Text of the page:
LP: I wanted to live on campus from the start, but I was concerned about the cost. […] I hoped the pandemic was ending and I wanted to take the chance while I still had it, […] I felt more isolated before moving on-campus. […] ultimately my family supported the idea.
KB: Distance can be a difficult thing for people, especially students. With the lower enrollment and online classes at SMCC, the campus has become quieter. It’s easy for feelings of isolation and loneliness to affect us. Clubs were cancelled due to low membership and throughout an average day living on campus not a lot of people were around. Online classes have become normal while many other things have remained closed.
LP: Being able to wander around campus is definitely a great part of living there, so I’m outside whenever possible. […] It’s really sad […] I miss being able to wander through the campus center and come out the other side having signed political petitions, picked up brochures, talked to people, and torn off slips for job offers. There used to be a ton of activists handing things out from tables and making their pitches, and they gave the place a lot of life.
KB: Over the course of the pandemic, what other aspects of life and the world have changed?
LP: […]The hills and fields have gone wild and become overgrown during the pandemic […]”.
KB: It is important in times like these to remember your neighbor, there are people that are having a hard time adjusting emotionally to this changing world. Prolonged loneliness can lead to depression and it goes without saying that this is the truth whether or not students live on campus.
LP: Over the course of the pandemic I heard some tragic things and I’ve seen the pandemic take a toll on pretty much everyone I know, including me. I get the feeling sometimes everyone’s kinda aching. It’s definitely been a lonely time.
KB: SMCC faculty has done a wonderful job in helping the student body stay motivated and keeping online classes intriguing.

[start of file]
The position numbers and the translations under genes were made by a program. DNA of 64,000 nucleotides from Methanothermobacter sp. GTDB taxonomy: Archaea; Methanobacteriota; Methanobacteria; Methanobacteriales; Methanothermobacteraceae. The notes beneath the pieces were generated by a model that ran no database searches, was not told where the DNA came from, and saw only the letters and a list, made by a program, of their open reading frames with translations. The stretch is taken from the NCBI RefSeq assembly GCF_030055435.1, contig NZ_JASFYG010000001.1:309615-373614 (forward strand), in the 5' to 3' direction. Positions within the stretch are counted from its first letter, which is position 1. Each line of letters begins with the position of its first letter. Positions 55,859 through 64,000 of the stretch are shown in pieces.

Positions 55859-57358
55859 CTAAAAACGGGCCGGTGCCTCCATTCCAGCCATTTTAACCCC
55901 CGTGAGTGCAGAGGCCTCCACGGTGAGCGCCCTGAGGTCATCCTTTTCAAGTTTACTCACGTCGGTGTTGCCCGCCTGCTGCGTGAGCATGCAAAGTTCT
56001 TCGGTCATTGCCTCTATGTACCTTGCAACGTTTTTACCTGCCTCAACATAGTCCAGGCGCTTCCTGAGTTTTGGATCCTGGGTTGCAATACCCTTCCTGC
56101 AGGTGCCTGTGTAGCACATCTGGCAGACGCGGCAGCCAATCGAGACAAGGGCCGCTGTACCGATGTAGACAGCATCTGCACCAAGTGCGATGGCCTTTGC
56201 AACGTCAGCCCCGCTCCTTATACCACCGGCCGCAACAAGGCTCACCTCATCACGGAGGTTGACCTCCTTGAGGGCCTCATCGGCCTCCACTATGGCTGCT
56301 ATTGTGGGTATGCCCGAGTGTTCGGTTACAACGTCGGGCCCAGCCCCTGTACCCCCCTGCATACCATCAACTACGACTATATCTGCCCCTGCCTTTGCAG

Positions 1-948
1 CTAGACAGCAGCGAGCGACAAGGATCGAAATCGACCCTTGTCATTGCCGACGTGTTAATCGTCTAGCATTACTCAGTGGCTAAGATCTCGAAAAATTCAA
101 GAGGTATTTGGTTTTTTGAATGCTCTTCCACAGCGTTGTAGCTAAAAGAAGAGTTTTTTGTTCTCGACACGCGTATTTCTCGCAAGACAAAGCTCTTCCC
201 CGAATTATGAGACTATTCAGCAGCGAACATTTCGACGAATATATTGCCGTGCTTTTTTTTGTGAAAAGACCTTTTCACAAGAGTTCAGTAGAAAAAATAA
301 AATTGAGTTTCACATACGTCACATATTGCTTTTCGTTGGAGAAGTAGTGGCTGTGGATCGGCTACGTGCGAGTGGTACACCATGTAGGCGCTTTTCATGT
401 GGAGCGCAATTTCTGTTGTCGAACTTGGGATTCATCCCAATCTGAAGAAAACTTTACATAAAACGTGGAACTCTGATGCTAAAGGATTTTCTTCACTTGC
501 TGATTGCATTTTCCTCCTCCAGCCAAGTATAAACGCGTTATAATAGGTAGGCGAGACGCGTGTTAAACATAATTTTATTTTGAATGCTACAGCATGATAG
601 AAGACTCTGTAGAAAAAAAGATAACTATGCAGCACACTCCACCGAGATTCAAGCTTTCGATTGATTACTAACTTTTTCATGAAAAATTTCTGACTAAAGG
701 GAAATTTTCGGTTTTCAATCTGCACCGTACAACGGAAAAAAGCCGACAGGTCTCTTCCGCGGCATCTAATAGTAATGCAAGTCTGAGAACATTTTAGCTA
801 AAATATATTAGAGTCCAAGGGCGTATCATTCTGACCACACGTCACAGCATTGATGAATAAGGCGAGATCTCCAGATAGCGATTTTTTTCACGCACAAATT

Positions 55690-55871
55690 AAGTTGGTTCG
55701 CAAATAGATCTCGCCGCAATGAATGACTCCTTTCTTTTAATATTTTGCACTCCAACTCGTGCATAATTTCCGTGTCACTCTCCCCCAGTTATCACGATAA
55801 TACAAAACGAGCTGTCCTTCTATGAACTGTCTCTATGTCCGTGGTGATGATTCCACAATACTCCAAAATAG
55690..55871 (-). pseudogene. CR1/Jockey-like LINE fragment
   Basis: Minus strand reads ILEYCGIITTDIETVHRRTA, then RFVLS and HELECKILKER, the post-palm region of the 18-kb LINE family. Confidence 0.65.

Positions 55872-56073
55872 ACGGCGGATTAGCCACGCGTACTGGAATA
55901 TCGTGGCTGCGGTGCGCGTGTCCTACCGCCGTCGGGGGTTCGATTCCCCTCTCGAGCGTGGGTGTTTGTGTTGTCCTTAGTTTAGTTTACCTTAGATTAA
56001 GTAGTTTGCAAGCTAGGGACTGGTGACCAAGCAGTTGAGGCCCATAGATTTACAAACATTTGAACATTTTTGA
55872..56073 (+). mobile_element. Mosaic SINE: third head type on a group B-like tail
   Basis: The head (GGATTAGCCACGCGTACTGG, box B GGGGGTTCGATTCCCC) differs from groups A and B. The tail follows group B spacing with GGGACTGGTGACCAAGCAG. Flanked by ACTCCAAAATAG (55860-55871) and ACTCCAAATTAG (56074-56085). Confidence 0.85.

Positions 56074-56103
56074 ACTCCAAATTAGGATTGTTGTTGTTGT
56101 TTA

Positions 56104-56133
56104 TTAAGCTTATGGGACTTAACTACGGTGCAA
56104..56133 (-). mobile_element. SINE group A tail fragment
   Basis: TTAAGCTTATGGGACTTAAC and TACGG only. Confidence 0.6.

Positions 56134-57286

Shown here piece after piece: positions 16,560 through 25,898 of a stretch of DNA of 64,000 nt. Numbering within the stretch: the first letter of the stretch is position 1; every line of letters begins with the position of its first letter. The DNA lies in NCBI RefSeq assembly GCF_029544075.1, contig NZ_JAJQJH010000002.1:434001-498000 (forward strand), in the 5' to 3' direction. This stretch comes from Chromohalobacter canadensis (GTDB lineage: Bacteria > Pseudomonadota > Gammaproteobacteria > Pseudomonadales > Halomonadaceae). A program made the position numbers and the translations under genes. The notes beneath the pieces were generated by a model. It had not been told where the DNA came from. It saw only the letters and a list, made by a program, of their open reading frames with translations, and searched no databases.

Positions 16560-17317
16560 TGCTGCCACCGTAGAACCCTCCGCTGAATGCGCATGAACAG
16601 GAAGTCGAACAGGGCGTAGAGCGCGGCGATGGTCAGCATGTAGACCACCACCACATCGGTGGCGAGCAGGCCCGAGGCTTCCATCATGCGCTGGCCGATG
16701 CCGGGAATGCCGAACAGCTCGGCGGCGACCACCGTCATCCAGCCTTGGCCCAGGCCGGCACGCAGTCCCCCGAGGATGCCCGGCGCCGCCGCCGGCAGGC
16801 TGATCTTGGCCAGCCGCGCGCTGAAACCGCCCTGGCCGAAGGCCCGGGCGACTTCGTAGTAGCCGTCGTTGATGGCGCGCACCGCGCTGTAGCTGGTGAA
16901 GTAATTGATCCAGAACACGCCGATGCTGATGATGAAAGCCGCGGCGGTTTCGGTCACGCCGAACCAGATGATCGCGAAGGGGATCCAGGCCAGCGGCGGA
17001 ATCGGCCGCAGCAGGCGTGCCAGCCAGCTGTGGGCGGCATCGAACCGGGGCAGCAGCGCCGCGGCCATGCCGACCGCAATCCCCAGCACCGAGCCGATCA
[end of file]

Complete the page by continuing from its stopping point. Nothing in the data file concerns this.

LP: In the first few weeks there were a lot of events. One high point of that time was the CNMS department’s decision to just go around asking professional graphic designers […] if they’d take the time to speak to us […] Several did. That doesn’t happen every day, and it was incredibly surreal. I’m very glad we got that chance.
(To those that have considered living on campus…) It’s tough, but it’s worth it because it gives you opportunities. I’d say attend as many clubs and activities as possible, talk to people from different majors, take interesting and totally unexpected classes for your non-major credits, use the free bus access, wander around, and look for where things are happening. The best part of SMCC is the sheer variety of things being studied and the variety of people studying them, so explore and bother people. That’s why I decided to write for the Beacon, and although it’s helped me in all semesters, it’s especially important now because COVID has destroyed our social connections. These days, it’s very easy to get caught in a cycle of doing work in an empty room somewhere and not knowing how to get out, so mess around and find out what piques your interest first before the grind starts up and makes it hard to think about anything else.
Categories: Arts & Culture